FIG. 4 is a simplified block diagram of detection circuitry 112. Detection circuitry 112 includes a transducer selection switch 200 coupled to a plurality of transducers 110A, 110B, 110C and 110D. An output from the transducer selection switch is provided to a common mode filter 202 which provides an output to a plurality of filters 204A, 204B and 204C. The common mode filter may optionally incorporate a filter feed selection switch. A filter switch 206 is switchable between outputs of the three different filters 204A-C and provides an output to a low noise amplifier (LNA) 208. The output from the low noise amplifier 208 is received by a log detector circuit 210 which provides a log detected baseband signal to a baseband filter 212. The output from the baseband filter 212 is provided to a digital signal processor (DSP) 214 which digitizes the output from the baseband filter 212 and is configured to perform computation on the digitized signal. As discussed below, such computation may include, for example, a discrete Fourier transform (DFT). The digital signal processor and analog to digital converter may be implemented in individual components, or may be embodied in an application specific integrated circuit (ASIC).

The detection circuitry of FIG. 4 is one of many architectures that can suitably transduce signals from partial discharge events to an ADC for analysis by a DSP. The given example and other examples known in the art are all suitable preprocessing circuits that may be used to obtain signals to be analyzed according to the present invention.

Because PD is a broadband phenomenon, the transducer interface and common mode filters should provide a good impedance match over a wide frequency range. The filters should reject switching transients from elsewhere and insertion losses should be minimized.

The sensitivity of the PD system 112 will determine the minimum detectable apparent charge. Sensitivity is limited by the insertion loss between the transducers 110 and the PD subsystem's LNA 208, and by the LNA's 208 noise figure, as well as by the ambient UHF noise level. The subsystems required for EMC/EMI compliance with safety and radio emissions (e.g. 4 KV impulse level electric fast transient) are not necessarily compatible with low noise figure over very wide bandwidths. The sensitivity required for reliable PD detection at picocoulomb (pC) levels of apparent charge depends on the transducer 110 and the equipment under test. It can be shown that LNA gain in excess of 20 dB is not beneficial in the example three-band system. The noise floor is seen to be on the order of −84 dBm while the log detector has a −65 dBm sensitivity.

If narrower bandwidth filters 204 are employed, e.g. with 17.5 dB bandwidth, then an LNA gain of 30 dB is needed to capitalize on the correspondingly lower noise floor. There are challenges in providing gain significantly higher than 40 dB in compact equipment without incurring internal oscillations.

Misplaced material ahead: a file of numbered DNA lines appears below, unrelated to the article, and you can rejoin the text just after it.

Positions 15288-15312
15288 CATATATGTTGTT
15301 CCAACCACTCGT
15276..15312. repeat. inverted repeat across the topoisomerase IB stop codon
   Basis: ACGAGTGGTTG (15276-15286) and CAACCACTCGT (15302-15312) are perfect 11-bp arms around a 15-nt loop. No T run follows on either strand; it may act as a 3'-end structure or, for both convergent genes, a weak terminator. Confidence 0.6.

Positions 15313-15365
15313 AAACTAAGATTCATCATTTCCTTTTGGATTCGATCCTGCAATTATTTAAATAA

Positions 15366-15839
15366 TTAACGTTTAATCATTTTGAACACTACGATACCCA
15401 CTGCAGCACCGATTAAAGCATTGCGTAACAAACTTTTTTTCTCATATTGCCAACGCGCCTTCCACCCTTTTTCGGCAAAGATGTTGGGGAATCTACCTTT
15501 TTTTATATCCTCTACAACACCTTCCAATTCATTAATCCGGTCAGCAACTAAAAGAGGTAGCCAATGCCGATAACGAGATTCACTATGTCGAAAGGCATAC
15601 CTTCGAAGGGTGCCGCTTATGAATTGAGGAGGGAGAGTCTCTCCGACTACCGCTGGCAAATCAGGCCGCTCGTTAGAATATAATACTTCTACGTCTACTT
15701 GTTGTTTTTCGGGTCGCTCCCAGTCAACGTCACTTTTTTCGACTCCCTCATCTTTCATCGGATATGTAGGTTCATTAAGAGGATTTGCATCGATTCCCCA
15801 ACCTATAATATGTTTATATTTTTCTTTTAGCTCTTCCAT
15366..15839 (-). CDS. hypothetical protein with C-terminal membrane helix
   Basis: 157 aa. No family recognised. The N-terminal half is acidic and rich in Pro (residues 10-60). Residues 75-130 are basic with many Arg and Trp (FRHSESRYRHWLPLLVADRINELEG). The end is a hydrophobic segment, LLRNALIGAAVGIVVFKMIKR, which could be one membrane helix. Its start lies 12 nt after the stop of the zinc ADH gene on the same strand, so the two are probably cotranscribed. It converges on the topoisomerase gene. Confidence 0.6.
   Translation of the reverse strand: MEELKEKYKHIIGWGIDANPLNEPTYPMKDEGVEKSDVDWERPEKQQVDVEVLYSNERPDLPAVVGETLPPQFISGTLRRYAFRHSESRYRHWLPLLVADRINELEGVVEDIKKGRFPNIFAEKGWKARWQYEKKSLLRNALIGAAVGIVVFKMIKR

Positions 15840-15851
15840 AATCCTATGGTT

Following the logarithmic detector 210, the baseband filter 212 rejects signals with modulation characteristics of other components such as a temperature sensor which may be implemented into close proximity for example, signals with baseband frequency content below 300 KHz. Filters 212 also rejects other low frequency modulation as well as signal content above the response frequency of the logarithmic detector of 6 MHz. Finally, filter 212 provides a peak detector with an RC time decay.

This peak detector is one difference between higher cost, analytical instruments and the present, ubiquitous, early warning detector. Analytical instruments performing phase resolved partial discharge (PRPD) require nanosecond-scale digitization of fast transients to count and quantify events associated with PD. They must then display large data sets that convey significant amounts of complex information. These analytical instruments often require a trained scientist to interpret the data set. In contrast, the present algorithm allows the use of low cost, microsecond-scale digitization with “on the fly” conversion to concise information. Although analytical detail is lost, the results are readily presented to the data processing tools, enabling system wide trending of developing asset failures using low-cost, autonomous instrumentation.

The DSP 214 is programmed to perform analog to digital (ADC) conversions with a sampling time just slightly longer than the computation time required to progress the digital filters. A typical sampling time for a 100 MHz DSP might be 3-4 μs. For each sample, nine discrete Fourier transform (DFT) calculations are updated in one implementation of the algorithm, while fewer or more might be suitable. The process is iterated over an even number of power frequency wave periods, providing Fourier components at multiples of half the line power frequency.